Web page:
Ceiling lights go dark after hours on federal law clerks. Federal jurors get shoved out of buildings while still deliberating. Public defenders toil for free on their furlough days.
This is the state of the federal court system in an age of austerity, according to those in charge, who predict worse days ahead if scheduled cuts are not averted.
"We're collapsing from the inside," said U.S. District Judge Elizabeth A. Kovachevich, a 76-year-old Reagan appointee who has served on the bench for 31 years, including as chief judge.
She was one of more than a dozen officials from the Middle District of Florida who spoke Wednesday by video conference to aides for U.S. Sens. Bill Nelson and Marco Rubio, seeking to remind Washington of the fragility of justice.
With a new federal fiscal year only days away, Congress hasn't passed an appropriations bill. But court officials are looking further ahead to the next round of automatic funding cuts — part of what's called the sequester — that take effect Jan. 1.
Acting U.S. Attorney A. Lee Bentley III said his office, which has already endured staff cuts, is at a breaking point. He stands to lose 20 more of his 110 prosecutors, cutting productivity in an operation that expects to bring in $350 million for the Treasury this year. His office budget is $19.5 million.
Federal Defender Donna Lee Elm said indigent defendants will keep coming even if her staff of 83 people falls to 76, as feared.
The Constitution guarantees everyone a defense. But Elm said the government's obligation has been shifted to her employees, who work for free some days and earn as little as $23 an hour when they're paid. She foresees a greater reliance on private contract lawyers who charge the government $110 an hour to help.
"This is not a cost-saving measure," she said.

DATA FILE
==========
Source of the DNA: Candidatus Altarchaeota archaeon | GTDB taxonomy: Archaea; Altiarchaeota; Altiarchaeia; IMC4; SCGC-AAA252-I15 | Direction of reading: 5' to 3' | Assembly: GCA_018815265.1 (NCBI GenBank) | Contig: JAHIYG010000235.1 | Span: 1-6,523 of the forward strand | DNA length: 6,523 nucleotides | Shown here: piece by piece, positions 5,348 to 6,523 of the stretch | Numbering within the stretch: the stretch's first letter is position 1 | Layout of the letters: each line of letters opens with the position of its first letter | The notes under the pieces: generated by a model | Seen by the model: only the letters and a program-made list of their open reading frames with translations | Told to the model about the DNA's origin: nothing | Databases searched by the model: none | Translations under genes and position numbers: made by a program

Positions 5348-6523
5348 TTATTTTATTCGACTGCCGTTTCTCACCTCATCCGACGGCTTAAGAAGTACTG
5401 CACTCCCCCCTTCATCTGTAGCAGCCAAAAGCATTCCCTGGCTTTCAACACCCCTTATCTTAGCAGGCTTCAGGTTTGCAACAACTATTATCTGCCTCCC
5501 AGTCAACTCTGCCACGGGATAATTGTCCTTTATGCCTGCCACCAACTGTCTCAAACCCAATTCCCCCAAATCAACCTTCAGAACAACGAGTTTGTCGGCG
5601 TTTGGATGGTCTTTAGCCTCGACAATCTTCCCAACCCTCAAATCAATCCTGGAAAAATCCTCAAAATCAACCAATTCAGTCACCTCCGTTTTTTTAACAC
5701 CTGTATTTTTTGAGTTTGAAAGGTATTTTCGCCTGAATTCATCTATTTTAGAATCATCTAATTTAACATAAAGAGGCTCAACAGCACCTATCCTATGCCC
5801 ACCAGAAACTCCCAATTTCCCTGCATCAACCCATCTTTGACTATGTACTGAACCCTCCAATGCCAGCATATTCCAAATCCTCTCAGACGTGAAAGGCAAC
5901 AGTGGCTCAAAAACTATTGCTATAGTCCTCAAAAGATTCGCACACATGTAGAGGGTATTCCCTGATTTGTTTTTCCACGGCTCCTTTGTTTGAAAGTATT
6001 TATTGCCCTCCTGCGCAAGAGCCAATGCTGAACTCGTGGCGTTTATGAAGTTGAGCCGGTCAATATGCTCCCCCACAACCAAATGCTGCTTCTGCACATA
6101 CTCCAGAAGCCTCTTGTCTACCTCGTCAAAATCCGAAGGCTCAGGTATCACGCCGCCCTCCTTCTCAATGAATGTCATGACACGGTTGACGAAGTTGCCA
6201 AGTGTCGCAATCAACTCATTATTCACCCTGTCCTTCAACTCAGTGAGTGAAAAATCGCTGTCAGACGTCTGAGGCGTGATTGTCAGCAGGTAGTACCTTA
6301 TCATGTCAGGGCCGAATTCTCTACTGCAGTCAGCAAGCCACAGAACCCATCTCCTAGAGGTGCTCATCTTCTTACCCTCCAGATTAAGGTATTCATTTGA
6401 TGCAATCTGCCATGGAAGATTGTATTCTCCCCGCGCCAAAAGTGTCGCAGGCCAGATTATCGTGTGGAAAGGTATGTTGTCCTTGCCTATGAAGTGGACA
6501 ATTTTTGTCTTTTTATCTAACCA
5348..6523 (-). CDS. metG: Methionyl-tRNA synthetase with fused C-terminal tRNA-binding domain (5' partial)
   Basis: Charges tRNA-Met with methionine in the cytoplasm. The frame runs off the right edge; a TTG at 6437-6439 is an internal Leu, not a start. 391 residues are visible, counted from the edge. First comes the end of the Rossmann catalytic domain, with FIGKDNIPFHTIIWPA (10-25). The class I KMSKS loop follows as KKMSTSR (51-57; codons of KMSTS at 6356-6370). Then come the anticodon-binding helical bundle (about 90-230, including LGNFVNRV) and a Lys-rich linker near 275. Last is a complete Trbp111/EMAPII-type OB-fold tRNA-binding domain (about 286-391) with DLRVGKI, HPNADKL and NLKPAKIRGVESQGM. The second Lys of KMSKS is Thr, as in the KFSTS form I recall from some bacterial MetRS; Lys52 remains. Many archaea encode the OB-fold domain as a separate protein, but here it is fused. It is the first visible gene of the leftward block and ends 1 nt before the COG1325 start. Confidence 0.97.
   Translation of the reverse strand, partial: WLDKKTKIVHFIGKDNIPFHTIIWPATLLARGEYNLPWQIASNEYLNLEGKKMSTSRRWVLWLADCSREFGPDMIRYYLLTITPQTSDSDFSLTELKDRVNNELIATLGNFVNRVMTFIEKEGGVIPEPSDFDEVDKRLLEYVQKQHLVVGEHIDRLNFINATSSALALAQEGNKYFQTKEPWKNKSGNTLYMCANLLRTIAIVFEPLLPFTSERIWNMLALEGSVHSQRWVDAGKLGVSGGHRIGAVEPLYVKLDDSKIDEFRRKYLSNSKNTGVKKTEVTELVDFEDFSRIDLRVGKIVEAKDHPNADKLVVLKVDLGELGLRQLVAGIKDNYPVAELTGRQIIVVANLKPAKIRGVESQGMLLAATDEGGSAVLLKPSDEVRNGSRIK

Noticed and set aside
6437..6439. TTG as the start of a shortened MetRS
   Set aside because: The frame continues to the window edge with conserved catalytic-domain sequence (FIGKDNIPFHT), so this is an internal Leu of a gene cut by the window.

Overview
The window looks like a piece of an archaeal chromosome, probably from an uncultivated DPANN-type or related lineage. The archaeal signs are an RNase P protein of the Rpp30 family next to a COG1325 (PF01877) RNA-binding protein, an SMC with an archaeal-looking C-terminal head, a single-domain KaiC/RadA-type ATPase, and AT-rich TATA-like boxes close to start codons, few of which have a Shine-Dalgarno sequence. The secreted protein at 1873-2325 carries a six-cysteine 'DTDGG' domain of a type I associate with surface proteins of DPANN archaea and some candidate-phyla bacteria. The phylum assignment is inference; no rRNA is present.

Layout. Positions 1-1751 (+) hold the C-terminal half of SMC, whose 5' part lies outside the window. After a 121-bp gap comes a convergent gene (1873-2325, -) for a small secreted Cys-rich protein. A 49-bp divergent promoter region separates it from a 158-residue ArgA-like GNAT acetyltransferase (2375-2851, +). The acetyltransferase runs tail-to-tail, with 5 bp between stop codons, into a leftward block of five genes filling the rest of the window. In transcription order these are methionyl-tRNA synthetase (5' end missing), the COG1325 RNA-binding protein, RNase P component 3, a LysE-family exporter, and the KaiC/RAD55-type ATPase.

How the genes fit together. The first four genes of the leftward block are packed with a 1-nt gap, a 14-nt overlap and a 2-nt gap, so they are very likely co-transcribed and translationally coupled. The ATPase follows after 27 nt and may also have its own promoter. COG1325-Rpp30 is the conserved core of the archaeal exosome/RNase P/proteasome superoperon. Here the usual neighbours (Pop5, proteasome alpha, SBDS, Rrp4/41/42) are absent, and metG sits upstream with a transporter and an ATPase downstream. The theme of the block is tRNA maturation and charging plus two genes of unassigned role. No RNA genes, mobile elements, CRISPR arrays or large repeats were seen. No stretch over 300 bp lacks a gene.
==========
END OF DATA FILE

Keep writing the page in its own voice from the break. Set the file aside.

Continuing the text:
U.S. Marshal William Berger said cuts will reduce his agency's ability to secure federal courthouses or participate in a fugitive task force that assists local law enforcement.
Chief Probation Officer Joseph Collins said community safety has already been compromised with the loss of experienced officers through buyouts. Mental health, sex offender and drug treatment options have been reduced, he said.
Scores of federal employees and private lawyers attended the lunchtime gathering Wednesday in Tampa, some remotely from Ocala and Fort Myers, all part of a district that stretches from Georgia to south of Naples.
No member of Congress attended. A Nelson legislative aide and the general counsels for both senators monitored the event from a conference room in Rubio's Washington, D.C., office. They listened but didn't address the audience or speakers.
Kovachevich said she had already talked to Sen. Nelson.
"He realized it was a grave situation," she said.
Asked for a statement, Dan McLaughlin, the Democratic senator's deputy chief of staff, said, "The bottom line is the sequester needs to go. You don't cut the budget with a meat cleaver. Instead, we need more targeted cuts of wasteful government spending."
He said getting rid of the forced cuts would entail getting extremists in Congress to stop blocking common-sense solutions and compromise as part of their effort to sabotage the health care law.
Brooke Sammon, Rubio's deputy press secretary, said the Republican senator "has always said that the sequester was a bad idea, in part because it does not prioritize core public safety functions. The only way to solve our long-term deficit problems is to grow our economy, which will require entitlement reform and pro-growth tax reform, not tax hikes."
Members of the House also were informed of the Middle District's budgetary concerns.
Harry Glenn, spokesman for U.S. Rep. C.W. Bill Young, R-Indian Shores, said the Middle District judges did a good job of providing representatives with packets of information detailing the impact of cuts.
"Their biggest concern is sequestration," he said. "Continuing sequestration would be tough on courts because they're manpower-intensive."
Patty Ryan can be reached at firstname.lastname@example.org or (813) 226-3382.